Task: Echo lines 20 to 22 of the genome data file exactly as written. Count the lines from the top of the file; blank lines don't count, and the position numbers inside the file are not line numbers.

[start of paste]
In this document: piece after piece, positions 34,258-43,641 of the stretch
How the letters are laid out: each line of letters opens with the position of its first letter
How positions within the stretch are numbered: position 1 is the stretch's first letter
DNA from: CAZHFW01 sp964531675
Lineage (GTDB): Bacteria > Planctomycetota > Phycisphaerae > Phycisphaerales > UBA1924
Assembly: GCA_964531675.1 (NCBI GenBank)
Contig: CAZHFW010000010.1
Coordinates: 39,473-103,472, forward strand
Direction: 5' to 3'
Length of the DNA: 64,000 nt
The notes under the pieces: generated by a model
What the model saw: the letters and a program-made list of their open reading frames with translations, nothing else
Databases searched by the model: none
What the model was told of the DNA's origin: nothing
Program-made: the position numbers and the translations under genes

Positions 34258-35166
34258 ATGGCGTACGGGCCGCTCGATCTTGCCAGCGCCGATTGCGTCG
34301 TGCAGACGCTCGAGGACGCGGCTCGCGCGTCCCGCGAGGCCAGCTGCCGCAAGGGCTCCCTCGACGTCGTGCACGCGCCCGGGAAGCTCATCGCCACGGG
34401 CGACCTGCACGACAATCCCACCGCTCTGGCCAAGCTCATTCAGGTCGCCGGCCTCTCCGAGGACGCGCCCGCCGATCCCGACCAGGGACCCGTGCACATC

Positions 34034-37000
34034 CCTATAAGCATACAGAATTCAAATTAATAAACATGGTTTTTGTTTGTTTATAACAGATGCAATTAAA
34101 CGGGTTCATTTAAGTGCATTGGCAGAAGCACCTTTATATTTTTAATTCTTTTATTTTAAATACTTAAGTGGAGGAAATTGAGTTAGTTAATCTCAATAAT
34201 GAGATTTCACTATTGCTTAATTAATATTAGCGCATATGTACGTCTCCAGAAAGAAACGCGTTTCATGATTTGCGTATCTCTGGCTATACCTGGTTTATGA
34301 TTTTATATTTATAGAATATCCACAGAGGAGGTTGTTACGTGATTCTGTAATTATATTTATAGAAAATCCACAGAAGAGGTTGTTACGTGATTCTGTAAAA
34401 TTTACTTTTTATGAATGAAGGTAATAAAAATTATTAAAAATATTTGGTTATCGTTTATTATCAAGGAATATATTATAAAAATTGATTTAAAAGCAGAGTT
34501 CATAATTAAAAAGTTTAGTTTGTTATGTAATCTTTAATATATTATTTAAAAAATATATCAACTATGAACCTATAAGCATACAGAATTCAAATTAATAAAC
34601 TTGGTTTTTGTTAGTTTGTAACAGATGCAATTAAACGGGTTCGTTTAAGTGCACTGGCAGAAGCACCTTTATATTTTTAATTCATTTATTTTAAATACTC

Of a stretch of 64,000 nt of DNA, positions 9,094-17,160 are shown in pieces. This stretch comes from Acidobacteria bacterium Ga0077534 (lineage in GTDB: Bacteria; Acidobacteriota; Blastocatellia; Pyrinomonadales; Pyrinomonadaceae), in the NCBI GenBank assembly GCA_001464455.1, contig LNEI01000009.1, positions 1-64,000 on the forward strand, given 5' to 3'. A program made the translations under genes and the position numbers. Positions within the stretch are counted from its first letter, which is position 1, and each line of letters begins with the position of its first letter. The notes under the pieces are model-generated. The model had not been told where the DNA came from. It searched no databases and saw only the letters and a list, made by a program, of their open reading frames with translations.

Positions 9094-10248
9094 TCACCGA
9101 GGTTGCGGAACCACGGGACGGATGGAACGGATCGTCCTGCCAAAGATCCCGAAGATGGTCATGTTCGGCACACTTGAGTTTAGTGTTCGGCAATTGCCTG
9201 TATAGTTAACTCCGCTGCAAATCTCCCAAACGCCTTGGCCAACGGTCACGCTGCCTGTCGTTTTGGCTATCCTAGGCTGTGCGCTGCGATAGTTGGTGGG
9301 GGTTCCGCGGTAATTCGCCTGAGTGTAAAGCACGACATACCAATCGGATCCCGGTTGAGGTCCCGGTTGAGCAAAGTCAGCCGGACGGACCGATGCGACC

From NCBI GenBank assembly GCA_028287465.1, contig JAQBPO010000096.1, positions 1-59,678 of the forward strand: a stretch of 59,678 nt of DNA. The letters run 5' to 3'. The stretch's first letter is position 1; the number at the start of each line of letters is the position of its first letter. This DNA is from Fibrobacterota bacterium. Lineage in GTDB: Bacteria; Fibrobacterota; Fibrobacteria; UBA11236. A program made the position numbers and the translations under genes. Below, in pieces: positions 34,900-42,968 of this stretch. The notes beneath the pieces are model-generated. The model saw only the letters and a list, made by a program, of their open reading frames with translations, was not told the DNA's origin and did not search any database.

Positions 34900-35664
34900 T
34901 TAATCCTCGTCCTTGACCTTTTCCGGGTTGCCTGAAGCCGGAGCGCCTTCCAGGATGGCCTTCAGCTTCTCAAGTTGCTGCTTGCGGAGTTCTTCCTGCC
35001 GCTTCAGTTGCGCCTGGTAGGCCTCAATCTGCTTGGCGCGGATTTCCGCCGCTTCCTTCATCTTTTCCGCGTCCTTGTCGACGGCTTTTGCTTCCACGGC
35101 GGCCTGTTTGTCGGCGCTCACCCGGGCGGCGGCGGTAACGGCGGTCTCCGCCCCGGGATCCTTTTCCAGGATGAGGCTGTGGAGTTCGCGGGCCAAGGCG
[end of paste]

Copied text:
Positions 34034-37000
34034 CCTATAAGCATACAGAATTCAAATTAATAAACATGGTTTTTGTTTGTTTATAACAGATGCAATTAAA
34101 CGGGTTCATTTAAGTGCATTGGCAGAAGCACCTTTATATTTTTAATTCTTTTATTTTAAATACTTAAGTGGAGGAAATTGAGTTAGTTAATCTCAATAAT